Music Man: Why singer Phil Coulter is still touring in his 70s

When I was in my 20s and 30s I probably thought that anyone over 60 was at death’s door. It’s funny how your perspectives on age change with advancing years,” says multi-award winning singer-songwriter Phil Coulter.

The Wicklow-based musical legend doesn’t give that door much thought, however, now that he is in his mid-70s: “I’ve had a good life. I can honestly say that so far, I’ve never felt that I’ve done all that I want to do, or achieved everything that I wanted to. I still have lots of unfulfilled ambitions and dreams — and I’m not finished yet.

“I deliberately don’t consider my own mortality too often or too deeply and while I know that death is an inevitability I prefer not to dwell on it. I know what my last thoughts will not be: ‘Is that all there is?’,” he tells Feelgood.

While Coulter has achieved worldwide recognition since his early 20s, after penning two Eurovision Song winners in the 1960s, his large family is now also an excuse to globetrot, with some of his nine adult children — three from his first marriage and six from his second, to Geraldine, scattered in various continents. “Never mind leaving behind a catalogue of songs, my greatest achievement is bringing all those children into the world and nurturing them,” he says.

The catalogue of songs and remarkable talent, however, has resulted in 23 platinum discs, 39 gold discs, 52 silver discs, two Grand Prix Eurovision awards, five Ivor Novello awards and three American Society of Composers gongs, in addition to a Grammy nomination.

But aside from that exceptional recognition, the music has been his lifeline in a very personal way. “It probably wouldn’t be an exaggeration to say that there have been occasions in my life when music has saved my sanity,” says the Derry native. “One of those occasions was when I had a particularly bad year some time back, (in the 1980s), losing both my brother and sister, neither through natural causes. Both were drowned in Lough Swilly in Donegal, the scene of some of the most carefree times in my young life, during family holidays.”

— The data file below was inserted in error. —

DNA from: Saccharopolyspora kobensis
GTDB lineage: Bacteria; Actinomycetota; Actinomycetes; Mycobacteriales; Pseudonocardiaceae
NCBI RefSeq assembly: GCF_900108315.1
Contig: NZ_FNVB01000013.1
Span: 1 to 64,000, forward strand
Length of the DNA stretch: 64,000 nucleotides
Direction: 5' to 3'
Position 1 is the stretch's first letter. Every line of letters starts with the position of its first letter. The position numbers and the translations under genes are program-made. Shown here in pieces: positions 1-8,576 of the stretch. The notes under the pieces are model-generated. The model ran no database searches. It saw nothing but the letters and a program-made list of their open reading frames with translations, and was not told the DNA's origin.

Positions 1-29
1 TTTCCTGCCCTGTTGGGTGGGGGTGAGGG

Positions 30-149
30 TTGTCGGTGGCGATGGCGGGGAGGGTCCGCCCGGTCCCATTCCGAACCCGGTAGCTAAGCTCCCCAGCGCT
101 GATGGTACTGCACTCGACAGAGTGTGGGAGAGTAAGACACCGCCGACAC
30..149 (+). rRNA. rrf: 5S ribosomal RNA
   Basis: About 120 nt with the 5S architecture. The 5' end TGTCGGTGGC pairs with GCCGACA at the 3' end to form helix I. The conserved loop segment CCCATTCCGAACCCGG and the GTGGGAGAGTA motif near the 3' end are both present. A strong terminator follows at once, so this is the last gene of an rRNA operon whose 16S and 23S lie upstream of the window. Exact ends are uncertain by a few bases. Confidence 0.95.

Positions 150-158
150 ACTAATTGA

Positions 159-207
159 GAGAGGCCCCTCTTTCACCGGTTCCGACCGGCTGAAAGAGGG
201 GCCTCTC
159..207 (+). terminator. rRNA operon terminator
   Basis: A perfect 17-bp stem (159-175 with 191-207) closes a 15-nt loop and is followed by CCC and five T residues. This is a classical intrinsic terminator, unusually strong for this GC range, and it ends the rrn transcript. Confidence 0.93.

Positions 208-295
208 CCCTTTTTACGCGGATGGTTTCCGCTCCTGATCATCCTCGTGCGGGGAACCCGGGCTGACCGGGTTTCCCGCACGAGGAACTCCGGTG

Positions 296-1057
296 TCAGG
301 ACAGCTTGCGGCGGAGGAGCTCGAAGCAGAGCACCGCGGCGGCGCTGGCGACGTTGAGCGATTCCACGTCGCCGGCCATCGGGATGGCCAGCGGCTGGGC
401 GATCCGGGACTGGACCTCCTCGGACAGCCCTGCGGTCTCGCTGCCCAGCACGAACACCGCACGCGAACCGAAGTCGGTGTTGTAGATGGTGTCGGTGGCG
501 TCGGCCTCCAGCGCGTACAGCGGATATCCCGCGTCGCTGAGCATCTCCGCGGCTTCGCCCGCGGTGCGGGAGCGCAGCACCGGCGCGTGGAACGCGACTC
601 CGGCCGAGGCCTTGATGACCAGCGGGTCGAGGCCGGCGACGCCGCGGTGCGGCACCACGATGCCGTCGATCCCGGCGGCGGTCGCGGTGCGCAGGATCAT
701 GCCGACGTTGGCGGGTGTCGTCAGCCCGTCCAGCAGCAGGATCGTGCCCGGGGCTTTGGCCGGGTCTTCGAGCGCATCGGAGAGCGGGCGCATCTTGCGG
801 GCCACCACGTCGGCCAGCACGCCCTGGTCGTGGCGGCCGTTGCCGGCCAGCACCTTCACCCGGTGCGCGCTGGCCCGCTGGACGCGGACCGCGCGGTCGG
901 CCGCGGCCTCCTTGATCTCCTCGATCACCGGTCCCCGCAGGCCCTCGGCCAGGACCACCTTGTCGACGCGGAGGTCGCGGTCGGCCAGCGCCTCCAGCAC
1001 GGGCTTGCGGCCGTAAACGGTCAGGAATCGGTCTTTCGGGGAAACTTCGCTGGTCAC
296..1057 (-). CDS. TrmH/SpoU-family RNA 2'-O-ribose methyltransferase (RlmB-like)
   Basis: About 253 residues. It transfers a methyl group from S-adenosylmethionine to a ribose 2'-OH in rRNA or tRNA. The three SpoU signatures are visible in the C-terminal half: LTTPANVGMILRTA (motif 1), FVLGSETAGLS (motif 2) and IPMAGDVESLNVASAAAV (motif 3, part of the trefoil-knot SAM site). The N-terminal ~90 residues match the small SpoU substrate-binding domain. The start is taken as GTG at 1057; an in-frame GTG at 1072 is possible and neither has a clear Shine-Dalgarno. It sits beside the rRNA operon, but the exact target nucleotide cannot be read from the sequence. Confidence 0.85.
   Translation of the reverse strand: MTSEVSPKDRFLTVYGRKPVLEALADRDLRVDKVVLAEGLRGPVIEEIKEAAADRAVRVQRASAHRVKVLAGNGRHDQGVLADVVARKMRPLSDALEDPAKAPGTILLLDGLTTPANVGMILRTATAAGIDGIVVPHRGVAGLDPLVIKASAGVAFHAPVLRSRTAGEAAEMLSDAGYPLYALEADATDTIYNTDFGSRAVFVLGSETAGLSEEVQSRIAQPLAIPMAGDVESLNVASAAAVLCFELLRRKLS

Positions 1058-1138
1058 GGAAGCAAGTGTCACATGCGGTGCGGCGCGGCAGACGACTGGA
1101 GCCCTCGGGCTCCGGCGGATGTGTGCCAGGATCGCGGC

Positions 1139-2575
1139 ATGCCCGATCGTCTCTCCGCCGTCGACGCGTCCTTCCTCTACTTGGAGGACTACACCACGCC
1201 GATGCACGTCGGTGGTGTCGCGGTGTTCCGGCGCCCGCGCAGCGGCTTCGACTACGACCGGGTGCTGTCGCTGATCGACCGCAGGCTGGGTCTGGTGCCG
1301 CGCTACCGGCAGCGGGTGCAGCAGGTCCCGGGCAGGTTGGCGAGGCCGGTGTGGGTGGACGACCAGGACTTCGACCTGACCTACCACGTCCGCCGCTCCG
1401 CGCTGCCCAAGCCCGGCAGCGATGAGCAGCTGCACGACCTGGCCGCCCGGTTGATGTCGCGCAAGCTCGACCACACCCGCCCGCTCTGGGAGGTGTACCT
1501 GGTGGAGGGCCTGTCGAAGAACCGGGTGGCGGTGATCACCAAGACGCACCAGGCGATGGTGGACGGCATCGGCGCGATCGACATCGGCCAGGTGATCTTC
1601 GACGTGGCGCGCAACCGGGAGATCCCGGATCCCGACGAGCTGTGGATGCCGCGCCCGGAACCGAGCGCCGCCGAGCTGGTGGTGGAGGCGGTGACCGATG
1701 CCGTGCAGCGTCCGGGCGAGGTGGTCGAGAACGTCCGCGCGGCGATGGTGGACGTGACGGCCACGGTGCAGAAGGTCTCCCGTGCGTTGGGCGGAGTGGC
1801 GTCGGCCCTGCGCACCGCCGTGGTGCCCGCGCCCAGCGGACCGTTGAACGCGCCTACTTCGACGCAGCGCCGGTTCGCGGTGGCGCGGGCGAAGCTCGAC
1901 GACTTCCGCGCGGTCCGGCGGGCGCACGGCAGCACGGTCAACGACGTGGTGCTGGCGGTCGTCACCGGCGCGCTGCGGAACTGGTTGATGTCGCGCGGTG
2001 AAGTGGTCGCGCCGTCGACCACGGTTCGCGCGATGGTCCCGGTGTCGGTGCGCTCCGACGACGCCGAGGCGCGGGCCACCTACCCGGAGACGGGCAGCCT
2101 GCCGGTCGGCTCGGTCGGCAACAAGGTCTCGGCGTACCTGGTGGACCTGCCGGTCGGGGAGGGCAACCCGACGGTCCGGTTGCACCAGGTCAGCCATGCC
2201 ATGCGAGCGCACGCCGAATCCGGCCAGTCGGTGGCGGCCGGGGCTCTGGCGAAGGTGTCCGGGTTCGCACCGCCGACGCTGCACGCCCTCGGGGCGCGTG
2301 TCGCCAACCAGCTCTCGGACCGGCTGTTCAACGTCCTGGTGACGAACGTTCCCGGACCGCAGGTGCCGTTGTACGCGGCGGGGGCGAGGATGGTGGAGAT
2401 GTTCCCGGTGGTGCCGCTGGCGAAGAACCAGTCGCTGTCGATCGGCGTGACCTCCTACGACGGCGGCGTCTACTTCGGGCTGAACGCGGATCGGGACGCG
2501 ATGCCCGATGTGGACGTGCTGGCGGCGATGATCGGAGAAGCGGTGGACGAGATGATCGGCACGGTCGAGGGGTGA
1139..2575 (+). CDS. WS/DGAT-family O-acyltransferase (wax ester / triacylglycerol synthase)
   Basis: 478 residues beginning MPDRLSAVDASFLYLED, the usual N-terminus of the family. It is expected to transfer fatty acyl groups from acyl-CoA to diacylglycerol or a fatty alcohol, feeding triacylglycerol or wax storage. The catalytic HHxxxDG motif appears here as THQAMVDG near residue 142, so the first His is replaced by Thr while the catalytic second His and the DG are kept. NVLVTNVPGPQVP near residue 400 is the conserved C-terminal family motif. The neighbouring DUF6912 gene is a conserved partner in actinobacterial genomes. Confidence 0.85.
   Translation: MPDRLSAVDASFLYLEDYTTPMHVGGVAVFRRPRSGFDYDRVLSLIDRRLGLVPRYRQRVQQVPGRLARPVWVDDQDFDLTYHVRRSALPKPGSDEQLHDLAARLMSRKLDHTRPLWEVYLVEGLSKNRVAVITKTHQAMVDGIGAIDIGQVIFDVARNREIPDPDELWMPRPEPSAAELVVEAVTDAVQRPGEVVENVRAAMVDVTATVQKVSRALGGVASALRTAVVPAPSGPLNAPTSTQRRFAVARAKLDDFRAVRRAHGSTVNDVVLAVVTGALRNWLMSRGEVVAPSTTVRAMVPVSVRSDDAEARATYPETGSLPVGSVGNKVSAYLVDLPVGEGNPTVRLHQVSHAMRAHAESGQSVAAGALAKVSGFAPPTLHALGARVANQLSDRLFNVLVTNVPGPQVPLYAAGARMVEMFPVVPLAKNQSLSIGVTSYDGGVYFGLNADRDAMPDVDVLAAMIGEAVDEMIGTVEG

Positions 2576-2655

His brother Brian drowned while windsurfing on the Donegal lake, while his sister Cyd, a social worker, was counselling a client who drove a car in which she was a passenger, over Buncrana pier.

To manage his grief he recorded an album called Lake Of Shadows, inspired by that stretch of water. “That certainly helped me cope,” he admits. “Music has been so much more than just my career. It’s been my life, my passion, my lifeblood. I can’t conceive of a life without music. I thank God regularly that I’ve been able to make a living from my talent. That’s a rare privilege.”

However, he stresses that there is a need to continually adapt not to rest on his laurels and perhaps that is one of the keys to his relevance throughout the past five decades.

“You have to be aware of what is happening around you and react to the changes in musical tastes. I dare say that’s how you keep your edge, your energy - and your enthusiasm. No matter how talented you are you still must work hard,” says Coulter.

No retirement plans so? “I keep promising my wife that I’ll maybe slow down a little, but I certainly do not have any plans to pack it all in. As long as I have my health and as long as folks keep turning up at my shows then I’ll keep playing. When they don’t show up then I’ll realise that maybe I ought to have quit while the going was good!” he laughs.

It must demand a lot of energy surely, to take in 27 venues across the country, which is he is currently doing, so how does he stay on top of his game? “Yes, it’s a lot of gigs and a lot of road miles. You have to embark on a project like that with all your faculties intact,” he admits.

“While I’m not a health fanatic, I try not to abuse my body. I do modest exercise and I try to eat healthily - most of the time. But who doesn’t enjoy a good fish and chip every so often? My days of drinking spirits are well over but I do really enjoy a good glass of wine, preferably with a tasty, home-cooked meal, shared with family or friends.”

If he was to dole out any advice about ageing well, it would be: “Don’t think too much about it. Keep busy with whatever gives you a buzz. Challenge yourself every so often. Take a few minutes every day to think about the good things in your life. Look after your body and your soul. Never give up and never stop dreaming.”

There could well be the germ of a new song in that.

Phil Coulter is at Cork Opera House November 18 and at the National Concert Hall on November 23. See


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